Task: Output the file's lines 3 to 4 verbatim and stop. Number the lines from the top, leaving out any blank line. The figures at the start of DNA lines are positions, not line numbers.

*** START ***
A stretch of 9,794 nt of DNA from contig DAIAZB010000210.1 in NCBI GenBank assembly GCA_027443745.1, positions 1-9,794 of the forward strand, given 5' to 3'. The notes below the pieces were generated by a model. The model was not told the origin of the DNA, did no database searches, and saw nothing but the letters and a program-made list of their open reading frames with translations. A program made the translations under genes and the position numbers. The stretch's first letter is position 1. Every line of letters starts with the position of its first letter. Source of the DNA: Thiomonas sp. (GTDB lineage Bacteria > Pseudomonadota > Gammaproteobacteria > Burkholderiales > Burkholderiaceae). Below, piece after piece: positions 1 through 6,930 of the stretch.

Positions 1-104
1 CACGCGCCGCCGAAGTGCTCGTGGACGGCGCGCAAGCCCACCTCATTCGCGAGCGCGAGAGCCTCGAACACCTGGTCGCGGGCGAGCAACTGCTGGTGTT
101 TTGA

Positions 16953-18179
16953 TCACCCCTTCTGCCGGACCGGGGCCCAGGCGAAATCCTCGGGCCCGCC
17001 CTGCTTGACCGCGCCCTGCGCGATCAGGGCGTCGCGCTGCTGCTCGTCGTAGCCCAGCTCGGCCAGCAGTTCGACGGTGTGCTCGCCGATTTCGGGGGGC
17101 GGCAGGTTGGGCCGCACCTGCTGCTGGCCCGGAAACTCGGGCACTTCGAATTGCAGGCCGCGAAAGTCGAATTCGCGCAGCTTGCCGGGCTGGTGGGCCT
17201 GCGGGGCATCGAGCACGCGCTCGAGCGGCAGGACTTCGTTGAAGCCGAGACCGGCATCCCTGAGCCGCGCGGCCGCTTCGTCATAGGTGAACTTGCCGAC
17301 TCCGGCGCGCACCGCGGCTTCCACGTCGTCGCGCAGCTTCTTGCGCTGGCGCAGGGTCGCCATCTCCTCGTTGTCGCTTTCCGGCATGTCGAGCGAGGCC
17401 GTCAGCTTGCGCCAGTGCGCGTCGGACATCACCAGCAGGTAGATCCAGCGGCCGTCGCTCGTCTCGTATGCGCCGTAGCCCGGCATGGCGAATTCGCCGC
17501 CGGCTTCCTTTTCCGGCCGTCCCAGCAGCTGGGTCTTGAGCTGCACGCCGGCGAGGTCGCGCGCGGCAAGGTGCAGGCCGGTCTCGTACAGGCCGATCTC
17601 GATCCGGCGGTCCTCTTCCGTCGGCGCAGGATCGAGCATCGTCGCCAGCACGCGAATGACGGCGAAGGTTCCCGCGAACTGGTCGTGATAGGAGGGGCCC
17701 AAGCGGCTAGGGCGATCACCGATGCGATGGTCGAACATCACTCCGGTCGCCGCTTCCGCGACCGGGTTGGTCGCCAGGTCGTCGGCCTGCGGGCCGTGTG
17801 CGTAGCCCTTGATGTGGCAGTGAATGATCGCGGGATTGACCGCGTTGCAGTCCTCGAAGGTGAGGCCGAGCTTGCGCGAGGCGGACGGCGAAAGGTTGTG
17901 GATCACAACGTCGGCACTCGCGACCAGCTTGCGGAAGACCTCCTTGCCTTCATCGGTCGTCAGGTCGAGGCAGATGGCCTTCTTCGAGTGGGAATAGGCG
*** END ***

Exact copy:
1 CACGCGCCGCCGAAGTGCTCGTGGACGGCGCGCAAGCCCACCTCATTCGCGAGCGCGAGAGCCTCGAACACCTGGTCGCGGGCGAGCAACTGCTGGTGTT
101 TTGA